A massive repatriation of gold began back in the beginning of 2014.

During the period, a total of 250 tons of physical gold have been withdrawn from the Federal Reserve. The gold reserves in the depository dropped to 5,950 tons, a record low for the last 20 years. Last time, a similar situation occurred ahead of the 2008 financial crisis, and foreign central banks withdrew nearly 400 tons of gold. Taking into account that the current withdrawal has lasted since 2014 and this year has been seeing a new crisis, history is repeating itself.

Don't miss a thing!
Discover what's moving the markets. Sign up for a daily update delivered to your inbox

Latest Articles

See All

Expand Your Knowledge

See All
The content provided on the website includes general news and publications, our personal analysis and opinions, and contents provided by third parties, which are intended for educational and research purposes only. It does not constitute, and should not be read as, any recommendation or advice to take any action whatsoever, including to make any investment or buy any product. When making any financial decision, you should perform your own due diligence checks, apply your own discretion and consult your competent advisors. The content of the website is not personally directed to you, and we does not take into account your financial situation or needs.The information contained in this website is not necessarily provided in real-time nor is it necessarily accurate. Prices provided herein may be provided by market makers and not by exchanges.Any trading or other financial decision you make shall be at your full responsibility, and you must not rely on any information provided through the website. FX Empire does not provide any warranty regarding any of the information contained in the website, and shall bear no responsibility for any trading losses you might incur as a result of using any information contained in the website.The website may include advertisements and other promotional contents, and FX Empire may receive compensation from third parties in connection with the content. FX Empire does not endorse any third party or recommends using any third party's services, and does not assume responsibility for your use of any such third party's website or services.FX Empire and its employees, officers, subsidiaries and associates, are not liable nor shall they be held liable for any loss or damage resulting from your use of the website or reliance on the information provided on this website.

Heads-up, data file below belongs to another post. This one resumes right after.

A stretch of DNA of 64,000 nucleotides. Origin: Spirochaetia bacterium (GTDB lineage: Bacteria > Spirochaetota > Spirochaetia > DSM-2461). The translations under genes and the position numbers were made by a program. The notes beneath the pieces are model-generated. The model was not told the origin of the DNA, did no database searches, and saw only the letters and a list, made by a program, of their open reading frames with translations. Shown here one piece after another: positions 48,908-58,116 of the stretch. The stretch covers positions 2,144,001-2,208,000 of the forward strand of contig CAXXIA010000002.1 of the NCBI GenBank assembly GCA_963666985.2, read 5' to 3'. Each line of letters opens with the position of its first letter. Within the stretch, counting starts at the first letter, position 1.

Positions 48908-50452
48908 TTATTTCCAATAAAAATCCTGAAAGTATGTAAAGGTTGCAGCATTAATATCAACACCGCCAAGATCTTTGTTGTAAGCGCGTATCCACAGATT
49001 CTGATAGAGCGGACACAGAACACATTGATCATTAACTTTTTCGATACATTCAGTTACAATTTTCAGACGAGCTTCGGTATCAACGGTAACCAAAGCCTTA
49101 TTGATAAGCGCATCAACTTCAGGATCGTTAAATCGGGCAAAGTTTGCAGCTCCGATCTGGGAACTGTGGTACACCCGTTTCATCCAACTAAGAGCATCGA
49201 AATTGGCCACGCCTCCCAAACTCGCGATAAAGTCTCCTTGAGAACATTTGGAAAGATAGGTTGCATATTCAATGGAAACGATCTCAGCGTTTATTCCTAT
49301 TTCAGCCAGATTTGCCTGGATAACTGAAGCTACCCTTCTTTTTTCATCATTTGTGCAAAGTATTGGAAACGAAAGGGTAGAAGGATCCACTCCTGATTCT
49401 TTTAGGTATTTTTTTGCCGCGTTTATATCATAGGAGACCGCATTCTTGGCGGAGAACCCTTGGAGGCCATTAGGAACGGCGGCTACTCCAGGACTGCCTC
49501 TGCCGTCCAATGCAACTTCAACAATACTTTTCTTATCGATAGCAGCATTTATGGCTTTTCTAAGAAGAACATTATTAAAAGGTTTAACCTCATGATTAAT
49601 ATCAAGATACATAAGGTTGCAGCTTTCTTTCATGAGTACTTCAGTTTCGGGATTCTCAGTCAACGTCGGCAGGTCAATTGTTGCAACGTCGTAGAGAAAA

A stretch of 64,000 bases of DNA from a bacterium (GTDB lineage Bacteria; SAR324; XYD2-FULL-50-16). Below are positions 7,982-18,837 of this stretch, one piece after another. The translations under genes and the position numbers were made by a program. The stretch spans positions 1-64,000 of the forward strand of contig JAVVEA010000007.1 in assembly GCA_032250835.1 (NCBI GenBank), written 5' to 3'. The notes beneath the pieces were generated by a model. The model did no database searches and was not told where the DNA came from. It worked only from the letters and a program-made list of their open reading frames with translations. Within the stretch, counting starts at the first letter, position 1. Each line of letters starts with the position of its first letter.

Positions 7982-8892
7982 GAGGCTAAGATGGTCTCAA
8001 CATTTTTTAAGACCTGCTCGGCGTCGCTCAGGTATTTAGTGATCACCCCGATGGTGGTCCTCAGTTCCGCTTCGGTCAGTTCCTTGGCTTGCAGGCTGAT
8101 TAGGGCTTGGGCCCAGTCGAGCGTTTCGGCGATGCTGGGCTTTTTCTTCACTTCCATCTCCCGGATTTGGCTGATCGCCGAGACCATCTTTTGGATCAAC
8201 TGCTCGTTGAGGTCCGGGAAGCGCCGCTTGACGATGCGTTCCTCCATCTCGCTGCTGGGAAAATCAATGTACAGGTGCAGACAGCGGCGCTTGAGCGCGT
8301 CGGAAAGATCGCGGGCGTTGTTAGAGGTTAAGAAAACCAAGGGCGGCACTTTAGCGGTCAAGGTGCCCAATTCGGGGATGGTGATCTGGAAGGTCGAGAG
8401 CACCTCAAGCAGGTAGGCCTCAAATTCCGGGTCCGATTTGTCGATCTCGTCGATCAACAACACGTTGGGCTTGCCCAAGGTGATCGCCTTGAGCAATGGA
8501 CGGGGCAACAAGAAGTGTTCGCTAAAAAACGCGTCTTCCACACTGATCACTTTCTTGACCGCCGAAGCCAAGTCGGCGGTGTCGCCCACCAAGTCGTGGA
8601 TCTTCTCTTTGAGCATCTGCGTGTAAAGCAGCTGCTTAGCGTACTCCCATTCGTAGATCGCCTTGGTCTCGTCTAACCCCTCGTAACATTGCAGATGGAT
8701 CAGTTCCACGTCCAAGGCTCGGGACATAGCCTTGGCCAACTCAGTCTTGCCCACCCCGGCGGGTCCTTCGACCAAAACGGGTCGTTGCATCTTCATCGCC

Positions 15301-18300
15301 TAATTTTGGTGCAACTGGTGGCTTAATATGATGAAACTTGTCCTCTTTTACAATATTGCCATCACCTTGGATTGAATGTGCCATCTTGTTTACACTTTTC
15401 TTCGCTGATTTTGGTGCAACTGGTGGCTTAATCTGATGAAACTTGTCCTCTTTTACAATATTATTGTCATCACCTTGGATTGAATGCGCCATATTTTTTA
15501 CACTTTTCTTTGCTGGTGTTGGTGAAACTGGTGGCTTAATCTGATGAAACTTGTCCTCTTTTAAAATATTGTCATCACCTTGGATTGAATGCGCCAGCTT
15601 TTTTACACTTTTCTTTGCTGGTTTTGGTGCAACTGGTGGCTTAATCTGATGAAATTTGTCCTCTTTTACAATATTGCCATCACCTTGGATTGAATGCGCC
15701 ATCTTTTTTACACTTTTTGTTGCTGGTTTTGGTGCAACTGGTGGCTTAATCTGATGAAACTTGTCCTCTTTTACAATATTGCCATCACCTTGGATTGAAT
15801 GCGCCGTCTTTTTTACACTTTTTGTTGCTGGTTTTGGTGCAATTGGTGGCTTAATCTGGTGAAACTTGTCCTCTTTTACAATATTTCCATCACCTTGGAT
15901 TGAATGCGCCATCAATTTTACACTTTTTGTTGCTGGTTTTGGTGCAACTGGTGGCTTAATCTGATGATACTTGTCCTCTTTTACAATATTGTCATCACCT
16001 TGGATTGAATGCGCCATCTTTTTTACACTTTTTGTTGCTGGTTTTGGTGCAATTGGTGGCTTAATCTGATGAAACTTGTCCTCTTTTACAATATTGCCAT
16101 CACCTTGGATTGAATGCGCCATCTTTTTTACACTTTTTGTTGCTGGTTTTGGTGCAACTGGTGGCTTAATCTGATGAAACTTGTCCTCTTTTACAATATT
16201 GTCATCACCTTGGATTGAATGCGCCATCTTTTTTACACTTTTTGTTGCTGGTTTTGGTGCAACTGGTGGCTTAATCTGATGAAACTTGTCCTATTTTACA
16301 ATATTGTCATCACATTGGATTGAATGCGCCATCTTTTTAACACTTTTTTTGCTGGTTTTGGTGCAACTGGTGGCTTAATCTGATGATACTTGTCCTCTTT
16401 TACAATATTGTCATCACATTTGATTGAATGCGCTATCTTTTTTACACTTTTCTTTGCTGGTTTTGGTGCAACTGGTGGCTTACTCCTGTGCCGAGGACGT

This website includes information about cryptocurrencies, contracts for difference (CFDs) and other financial instruments, and about brokers, exchanges and other entities trading in such instruments. Both cryptocurrencies and CFDs are complex instruments and come with a high risk of losing money. You should carefully consider whether you understand how these instruments work and whether you can afford to take the high risk of losing your money.FX Empire encourages you to perform your own research before making any investment decision, and to avoid investing in any financial instrument which you do not fully understand how it works and what are the risks involved.